In summary, we have established that the extent of thermal conductivity reduction by resonance hybridization increases with the size of the local resonator but decreases with increased overall unit-cell size. However, the rate of this decrease in performance with unit-cell size is inversely proportional to the volumetric ratio of the resonator (nanopillar) to the host medium (base membrane). Thus an NPM with a high value of will sustain most of its performance in large sizes. We have also shown that sample size has a mild effect on the thermal conductivity reduction. The NPM unit cells investigated range in base-membrane thickness from 3.26 to 19.55 nm. One of the pillared silicon membrane configurations considered exhibit a factor of 5 thermal conductivity reduction compared to a corresponding uniform membrane.
This research was supported by the National Science Foundation (USA) CAREER Grant No. 1254931. The authors are most grateful to Prof. Pierre Deymier and Dr. Nick Swinteck for their assistance with the initial set up and usage of the LAMMPS code for the equilibrium MD simulations. This work utilized the Janus supercomputer, which is supported by the National Science Foundation (USA) (Award No. CNS-0821794) and the University of Colorado Boulder. The Janus supercomputer is a joint effort of the University of Colorado Boulder, the University of Colorado Denver, and the National Center for Atmospheric Research (USA).

Footnotes

  1. All MD simulations are performed using the LAMMPS software where the heat flux is evaluated based on a specified stress-based formula [Plimpton, 1995].
  2. For the EMD simulations, the systems are initially equilibrated for 1 ns (with a time step fs) at the specified temperature using the ensemble (zero pressure cell size based on constant number of atoms, pressure and temperature). Then, in the ensemble (constant number of atoms, volume and energy), the simulations are run for an additional 6 ns to collect heat fluxes that are recorded every 4 fs. The 6 ns time span is sufficiently large compared to the longest phonon lifetime. With these parameters, the heat current auto-correlation functions converge within the first 500 ps. The reported thermal conductivities are the average of values from six independent simulations with different initial velocities. Furthermore, the thermal conductivities along both the - and -directions are considered, effectively resulting in an averaging over twelve predicted values.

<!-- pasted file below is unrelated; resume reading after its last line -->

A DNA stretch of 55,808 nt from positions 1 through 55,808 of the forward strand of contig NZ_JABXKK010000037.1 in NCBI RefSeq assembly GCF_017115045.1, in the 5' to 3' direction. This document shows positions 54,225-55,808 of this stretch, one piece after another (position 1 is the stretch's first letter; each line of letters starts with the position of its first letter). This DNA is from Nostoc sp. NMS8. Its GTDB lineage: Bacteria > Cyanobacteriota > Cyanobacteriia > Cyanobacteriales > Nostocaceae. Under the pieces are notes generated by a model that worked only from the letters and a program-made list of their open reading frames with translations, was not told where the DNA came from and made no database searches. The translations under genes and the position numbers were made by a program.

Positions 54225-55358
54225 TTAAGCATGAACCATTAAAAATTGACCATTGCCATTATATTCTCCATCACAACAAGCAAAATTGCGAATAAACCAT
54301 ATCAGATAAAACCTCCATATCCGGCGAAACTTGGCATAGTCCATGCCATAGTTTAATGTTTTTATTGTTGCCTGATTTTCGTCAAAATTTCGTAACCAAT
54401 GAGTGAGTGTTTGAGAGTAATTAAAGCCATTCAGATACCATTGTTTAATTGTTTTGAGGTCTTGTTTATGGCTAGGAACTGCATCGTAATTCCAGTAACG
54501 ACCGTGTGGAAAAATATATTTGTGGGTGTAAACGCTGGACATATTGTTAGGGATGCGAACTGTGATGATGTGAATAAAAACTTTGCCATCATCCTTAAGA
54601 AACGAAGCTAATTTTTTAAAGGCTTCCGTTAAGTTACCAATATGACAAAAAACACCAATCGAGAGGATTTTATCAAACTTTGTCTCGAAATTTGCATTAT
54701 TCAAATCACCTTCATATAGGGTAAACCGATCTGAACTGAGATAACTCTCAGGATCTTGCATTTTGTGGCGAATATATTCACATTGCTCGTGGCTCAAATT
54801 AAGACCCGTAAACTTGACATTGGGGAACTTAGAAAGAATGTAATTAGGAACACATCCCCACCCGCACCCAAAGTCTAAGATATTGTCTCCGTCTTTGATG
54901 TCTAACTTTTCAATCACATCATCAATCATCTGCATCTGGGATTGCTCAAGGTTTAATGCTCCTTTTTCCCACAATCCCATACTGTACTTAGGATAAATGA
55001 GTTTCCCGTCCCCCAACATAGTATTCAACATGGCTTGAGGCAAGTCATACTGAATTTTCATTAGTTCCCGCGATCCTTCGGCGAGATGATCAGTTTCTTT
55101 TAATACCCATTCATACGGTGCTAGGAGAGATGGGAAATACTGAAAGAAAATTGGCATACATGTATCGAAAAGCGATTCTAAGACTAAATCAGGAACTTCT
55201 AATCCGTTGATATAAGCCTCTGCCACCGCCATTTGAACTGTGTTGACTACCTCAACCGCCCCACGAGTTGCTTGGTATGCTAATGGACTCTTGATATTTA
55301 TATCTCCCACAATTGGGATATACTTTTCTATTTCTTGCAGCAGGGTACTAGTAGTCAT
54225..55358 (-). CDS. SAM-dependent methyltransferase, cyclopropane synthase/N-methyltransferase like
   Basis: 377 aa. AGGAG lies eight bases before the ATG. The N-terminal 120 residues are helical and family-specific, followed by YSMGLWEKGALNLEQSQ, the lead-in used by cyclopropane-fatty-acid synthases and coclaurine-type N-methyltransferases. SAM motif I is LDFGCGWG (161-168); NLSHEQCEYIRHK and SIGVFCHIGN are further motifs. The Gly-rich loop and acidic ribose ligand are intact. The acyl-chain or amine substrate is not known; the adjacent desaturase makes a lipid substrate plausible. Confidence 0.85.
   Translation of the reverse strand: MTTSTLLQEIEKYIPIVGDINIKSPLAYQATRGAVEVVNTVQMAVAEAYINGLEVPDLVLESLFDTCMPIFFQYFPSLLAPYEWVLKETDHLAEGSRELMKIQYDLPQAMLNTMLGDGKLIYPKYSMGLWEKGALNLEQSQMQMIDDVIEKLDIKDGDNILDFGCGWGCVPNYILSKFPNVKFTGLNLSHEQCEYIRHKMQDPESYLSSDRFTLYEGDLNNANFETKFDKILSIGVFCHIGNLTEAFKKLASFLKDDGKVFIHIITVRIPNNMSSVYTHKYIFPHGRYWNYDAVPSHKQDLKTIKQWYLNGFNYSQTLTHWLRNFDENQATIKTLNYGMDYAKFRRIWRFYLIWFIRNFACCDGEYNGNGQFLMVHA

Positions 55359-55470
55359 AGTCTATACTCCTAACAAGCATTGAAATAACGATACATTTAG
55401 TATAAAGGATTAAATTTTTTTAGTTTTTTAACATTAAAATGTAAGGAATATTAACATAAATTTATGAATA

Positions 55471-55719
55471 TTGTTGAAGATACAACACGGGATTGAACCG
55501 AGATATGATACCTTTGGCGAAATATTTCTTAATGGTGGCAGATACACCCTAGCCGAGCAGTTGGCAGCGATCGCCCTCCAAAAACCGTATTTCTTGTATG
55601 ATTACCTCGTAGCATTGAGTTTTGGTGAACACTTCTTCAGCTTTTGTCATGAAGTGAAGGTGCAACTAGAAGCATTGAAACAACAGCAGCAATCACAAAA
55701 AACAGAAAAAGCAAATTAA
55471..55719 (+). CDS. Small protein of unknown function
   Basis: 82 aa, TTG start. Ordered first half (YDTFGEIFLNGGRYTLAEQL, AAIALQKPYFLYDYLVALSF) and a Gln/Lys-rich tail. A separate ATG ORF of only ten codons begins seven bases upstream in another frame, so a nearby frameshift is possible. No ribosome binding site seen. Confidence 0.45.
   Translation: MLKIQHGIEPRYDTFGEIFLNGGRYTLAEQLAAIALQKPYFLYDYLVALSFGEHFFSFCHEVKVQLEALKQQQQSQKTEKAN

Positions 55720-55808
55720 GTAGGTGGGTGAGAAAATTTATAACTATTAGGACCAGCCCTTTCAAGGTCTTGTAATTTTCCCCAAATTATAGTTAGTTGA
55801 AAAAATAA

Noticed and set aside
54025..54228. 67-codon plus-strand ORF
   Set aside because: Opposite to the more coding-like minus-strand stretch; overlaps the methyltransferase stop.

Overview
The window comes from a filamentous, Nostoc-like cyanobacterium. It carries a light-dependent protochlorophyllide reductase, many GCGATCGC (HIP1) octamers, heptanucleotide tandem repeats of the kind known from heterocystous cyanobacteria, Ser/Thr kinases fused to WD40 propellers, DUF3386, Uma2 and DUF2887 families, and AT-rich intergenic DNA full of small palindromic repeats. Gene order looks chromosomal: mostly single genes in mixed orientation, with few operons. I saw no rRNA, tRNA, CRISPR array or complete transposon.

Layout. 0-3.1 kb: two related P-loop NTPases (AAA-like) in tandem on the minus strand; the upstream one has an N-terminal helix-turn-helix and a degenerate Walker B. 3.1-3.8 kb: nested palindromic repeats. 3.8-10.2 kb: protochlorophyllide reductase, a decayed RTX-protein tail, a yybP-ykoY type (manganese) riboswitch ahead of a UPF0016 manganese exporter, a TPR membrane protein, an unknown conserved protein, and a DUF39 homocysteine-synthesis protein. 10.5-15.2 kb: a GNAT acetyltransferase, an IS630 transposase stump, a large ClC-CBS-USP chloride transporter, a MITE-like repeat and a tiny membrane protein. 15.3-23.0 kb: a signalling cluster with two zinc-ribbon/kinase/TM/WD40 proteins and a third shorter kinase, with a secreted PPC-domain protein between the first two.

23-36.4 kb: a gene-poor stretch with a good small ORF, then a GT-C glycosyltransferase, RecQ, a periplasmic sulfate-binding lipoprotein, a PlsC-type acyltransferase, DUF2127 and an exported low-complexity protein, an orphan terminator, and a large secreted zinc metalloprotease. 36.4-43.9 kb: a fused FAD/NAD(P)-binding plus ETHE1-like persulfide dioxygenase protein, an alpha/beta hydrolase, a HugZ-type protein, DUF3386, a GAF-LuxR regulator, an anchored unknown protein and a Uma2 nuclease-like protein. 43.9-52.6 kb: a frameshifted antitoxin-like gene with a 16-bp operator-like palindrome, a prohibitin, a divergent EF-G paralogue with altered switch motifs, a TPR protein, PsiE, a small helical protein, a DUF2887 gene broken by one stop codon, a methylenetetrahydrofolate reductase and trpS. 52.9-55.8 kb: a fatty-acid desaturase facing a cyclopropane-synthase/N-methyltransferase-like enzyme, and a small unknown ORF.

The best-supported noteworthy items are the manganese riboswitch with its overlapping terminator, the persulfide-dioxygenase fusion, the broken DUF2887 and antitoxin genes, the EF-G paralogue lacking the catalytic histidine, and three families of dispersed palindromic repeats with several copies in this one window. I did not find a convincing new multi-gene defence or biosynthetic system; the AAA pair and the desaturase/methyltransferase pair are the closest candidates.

3. The NEMD simulations are run using fs for 0.8 ns to reach the steady state and then for another 9.6 ns to obtain an average heat flux and temperature profile; the reported thermal conductivities are the average of two independent simulations.
  4. All uniform membrane calculations are based on CC unit cells, for which the thermal conductivities are converged as a function of the simulation cell size [Honarvar and Hussein, 2016].
  5. RBME is a secondary modal-expansion technique for speeding up band-structure calculations. In the present implementation, a 3-point expansion is conducted whereby eigenvectors are selected at the and X points within the irreducible Brillouin zone to form the reduced basis. This procedure generates dispersion curves at more than an order of magnitude higher speed with errors less than 1% compared to full (non-reduced) calculations.
  6. The frequency-dependent thermal conductivity curves are obtained using the Boltzmann transport equation following the single-mode relaxation time approximation as detailed in Ref. [Davis and Hussein, 2014]